Centralised molecular screening performed in the NCI-MATCH trial on freshly procured tumour biopsy specimens led to discovery of actionable molecular alterations in 38% of patients. Furthermore, 18% of patients were assigned to actively enrolling treatment arms. The investigators team led by Keith T. Flaherty of the Massachusetts General Hospital Cancer Center in Boston, MA, US reported on 13 October 2020 in the Journal of Clinical Oncology that performance of next-generation sequencing (NGS) in biopsy specimens from patients with relapsed, refractory advanced cancers permits triaging of nearly one-fifth of patients to evidence-based investigational therapy.
The National Cancer Institute–Molecular Analysis for Therapy Choice (NCI-MATCH) trial was the first trial performed at national scale in the United States that incorporated centralised diagnostic testing and geographically distributed clinical investigation of dozens of parallel treatment options. It was designed and co-administered by the Division of Cancer Treatment and Diagnosis, NCI, and the ECOG-ACRIN Cancer Research Group with the participation of the NCI National Clinical Trials Network and NCI Community Oncology Research Program.
Patients with a tumour molecular alteration addressed by a targeted treatment lacking established efficacy in that tumour type were assigned to 1 of 30 treatments in parallel, single-arm, phase II subprotocols. Treatments included in NCI-MATCH were single agents or combinations, approved by US Food and Drug Administration or investigational, and required to have a recommended phase II dose, as well as a molecular alteration that might predict response on the basis of preclinical or clinical data, and at least provisional evidence of clinical activity.
Tumour biopsy specimens from 5,954 patients with refractory cancers were analyzed centrally with NGS and selected immunohistochemistry in a master screening protocol. The assignment rate to treatment arms was assessed. Molecular alterations in seven tumours profiled in both, NCI-MATCH and The Cancer Genome Atlas (TCGA) of primary tumours were compared.
Molecular profiling was successful in 93.0% of specimens. Molecular alterations for assignment to an NCI-MATCH subprotocol were present in 37.6% of patients. When molecular, prior treatment, and specific cancer exclusions were accounted for, the match rate was 26.4%. Lack of subprotocol availability, because the subprotocol had reached accrual or because of the limit on certain histologic types was reached, led to a treatment assignment rate of 17.8% (985 of 5,540).
Assignment rates for non-small cell lung cancer, colorectal, breast, and prostate cancer were 17.4%, 13.7%, 17.8%, and 23.0%. Assignment rates >25% were found in patients with central nervous system malignancy (37.2%), urothelial cancer (36.0%), cholangiocarcinoma pancreaticobiliary (25.9%), cervical cancer (28.4%), gastro-oesophageal cancer (27.8%), melanoma (26.3%), uterine cancer (26.2%) and anal cancer (25.5%). However, assignment rates were low in patients with pancreatic cancer (5.8%), small cell lung cancer (5.1%) and lymphoma (5.0%).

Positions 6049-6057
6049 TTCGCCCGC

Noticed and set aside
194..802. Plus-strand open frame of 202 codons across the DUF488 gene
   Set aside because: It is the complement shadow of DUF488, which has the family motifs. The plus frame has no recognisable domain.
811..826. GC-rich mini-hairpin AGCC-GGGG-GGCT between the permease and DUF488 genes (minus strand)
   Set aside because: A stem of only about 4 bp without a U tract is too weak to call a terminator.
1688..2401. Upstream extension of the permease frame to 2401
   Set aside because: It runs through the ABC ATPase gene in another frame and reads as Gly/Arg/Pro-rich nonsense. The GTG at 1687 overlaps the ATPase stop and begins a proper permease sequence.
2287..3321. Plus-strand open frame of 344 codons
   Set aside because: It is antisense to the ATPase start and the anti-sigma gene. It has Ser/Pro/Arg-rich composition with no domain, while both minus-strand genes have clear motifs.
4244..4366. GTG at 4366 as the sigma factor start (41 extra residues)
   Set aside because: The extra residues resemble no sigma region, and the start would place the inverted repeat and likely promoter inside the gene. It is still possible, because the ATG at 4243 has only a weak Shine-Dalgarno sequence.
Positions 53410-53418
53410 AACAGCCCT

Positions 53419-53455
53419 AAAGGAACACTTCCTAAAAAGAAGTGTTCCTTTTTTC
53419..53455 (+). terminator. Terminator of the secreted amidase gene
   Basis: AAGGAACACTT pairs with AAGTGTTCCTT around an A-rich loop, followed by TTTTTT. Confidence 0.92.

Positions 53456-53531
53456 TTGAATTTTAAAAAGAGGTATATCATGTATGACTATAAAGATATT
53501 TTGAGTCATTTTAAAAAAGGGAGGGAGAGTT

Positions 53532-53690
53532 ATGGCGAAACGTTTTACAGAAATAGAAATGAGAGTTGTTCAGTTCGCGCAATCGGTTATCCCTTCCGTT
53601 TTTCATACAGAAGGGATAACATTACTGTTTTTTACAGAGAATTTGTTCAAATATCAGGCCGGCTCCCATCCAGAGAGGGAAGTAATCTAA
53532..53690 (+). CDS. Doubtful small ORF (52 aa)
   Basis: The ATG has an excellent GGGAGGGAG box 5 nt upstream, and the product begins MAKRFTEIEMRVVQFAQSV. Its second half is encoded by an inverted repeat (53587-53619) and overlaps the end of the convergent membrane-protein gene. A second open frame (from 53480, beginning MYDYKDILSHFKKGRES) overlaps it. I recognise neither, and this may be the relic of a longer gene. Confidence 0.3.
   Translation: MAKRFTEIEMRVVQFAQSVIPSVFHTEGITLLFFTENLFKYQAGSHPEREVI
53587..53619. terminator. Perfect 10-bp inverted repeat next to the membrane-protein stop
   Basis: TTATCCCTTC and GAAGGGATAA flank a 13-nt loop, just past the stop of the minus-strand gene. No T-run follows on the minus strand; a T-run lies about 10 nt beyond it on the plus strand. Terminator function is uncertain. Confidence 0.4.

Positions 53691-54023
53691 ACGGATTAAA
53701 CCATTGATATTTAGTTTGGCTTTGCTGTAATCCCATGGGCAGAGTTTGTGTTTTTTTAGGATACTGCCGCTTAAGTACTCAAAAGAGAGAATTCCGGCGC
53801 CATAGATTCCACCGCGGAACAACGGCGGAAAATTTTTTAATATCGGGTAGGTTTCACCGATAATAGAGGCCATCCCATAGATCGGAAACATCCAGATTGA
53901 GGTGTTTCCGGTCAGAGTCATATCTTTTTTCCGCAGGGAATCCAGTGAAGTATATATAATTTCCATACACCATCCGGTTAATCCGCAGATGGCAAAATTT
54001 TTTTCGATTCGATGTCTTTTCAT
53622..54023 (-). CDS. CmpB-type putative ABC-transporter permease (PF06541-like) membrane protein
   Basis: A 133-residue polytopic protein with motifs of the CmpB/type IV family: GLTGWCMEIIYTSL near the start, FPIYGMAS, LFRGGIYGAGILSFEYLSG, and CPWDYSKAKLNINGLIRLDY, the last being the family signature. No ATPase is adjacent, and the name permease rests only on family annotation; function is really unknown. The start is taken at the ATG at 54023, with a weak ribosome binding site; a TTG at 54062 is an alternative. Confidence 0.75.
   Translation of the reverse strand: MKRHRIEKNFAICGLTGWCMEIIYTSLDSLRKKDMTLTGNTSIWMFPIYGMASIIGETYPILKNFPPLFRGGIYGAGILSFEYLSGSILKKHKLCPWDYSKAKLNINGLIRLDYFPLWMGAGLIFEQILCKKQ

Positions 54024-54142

In total, 70% of assigned patients received treatment on a subprotocol. Furthermore, 11 of 30 subprotocols reached the accrual goal of at least 31 eligible patients.
Deleterious or activating mutations in TP53 (47.4%), KRAS (21.2%), and APC (12.4%) were commonly observed. The most prevalent co-occurring mutations were KRAS and TP53 in 12.1% of tumours. The most frequently observed actionable alterations were in PIK3CA (11.8%) and PTEN (6.3%). All other actionable alterations were observed in ≤3%. Patients with single eligible alterations and without other actionable or non-actionable alterations (34.1%) were hypothesised to be the most likely to be responsive to the assigned targeted therapy.
Of patients with the most commonly identified actionable alterations, 37.6% (723 of 2,083) were excluded from treatment due to co-occurring mutations known to confer resistance. Of patients assigned to NCI-MATCH subprotocols, 54.0% of patients with actionable alterations also had co-occurring mutations in tumour-suppressor genes that have been implicated in therapeutic resistance.
Multiple actionable or resistance-conferring tumour mutations were seen in 11.9% and 71.3% of specimens, respectively. Known resistance mutations to targeted therapies were numerically more frequent in NCI-MATCH than TCGA tumours, but not markedly.
The study team hypothesised that the genetic complexity of the NCI-MATCH cohort, with a median of three lines of prior, mostly cytotoxic chemotherapy, would be far greater than that seen in the largely untreated primary tumours of TCGA. However, they found that the frequencies of the 10 genes most commonly harbouring mutations in the seven tumour types compared across both cohorts were broadly similar.
The authors concluded that their findings support the feasibility and efficiency of NGS to triage patients to investigational therapy, provided that a sufficiently large pool of agents is made available. Co-occurring resistance mutations were common. Therefore, the molecular landscape of the patient population with relapsed, refractory advanced cancer strongly endorses a shift to investigation of combination targeted therapy regimens in such genetically complex tumours, notably those harbouring multiple actionable molecular alterations.
This work was supported by multiple NCI grants.
Flaherty KT, Gray RJ, Chen AP, et al. Molecular Landscape and Actionable Alterations in a Genomically Guided Cancer Clinical Trial: National Cancer Institute Molecular Analysis for Therapy Choice (NCI-MATCH). JCO; Published online 13 October 2020. DOI: 10.1200/JCO.19.03010.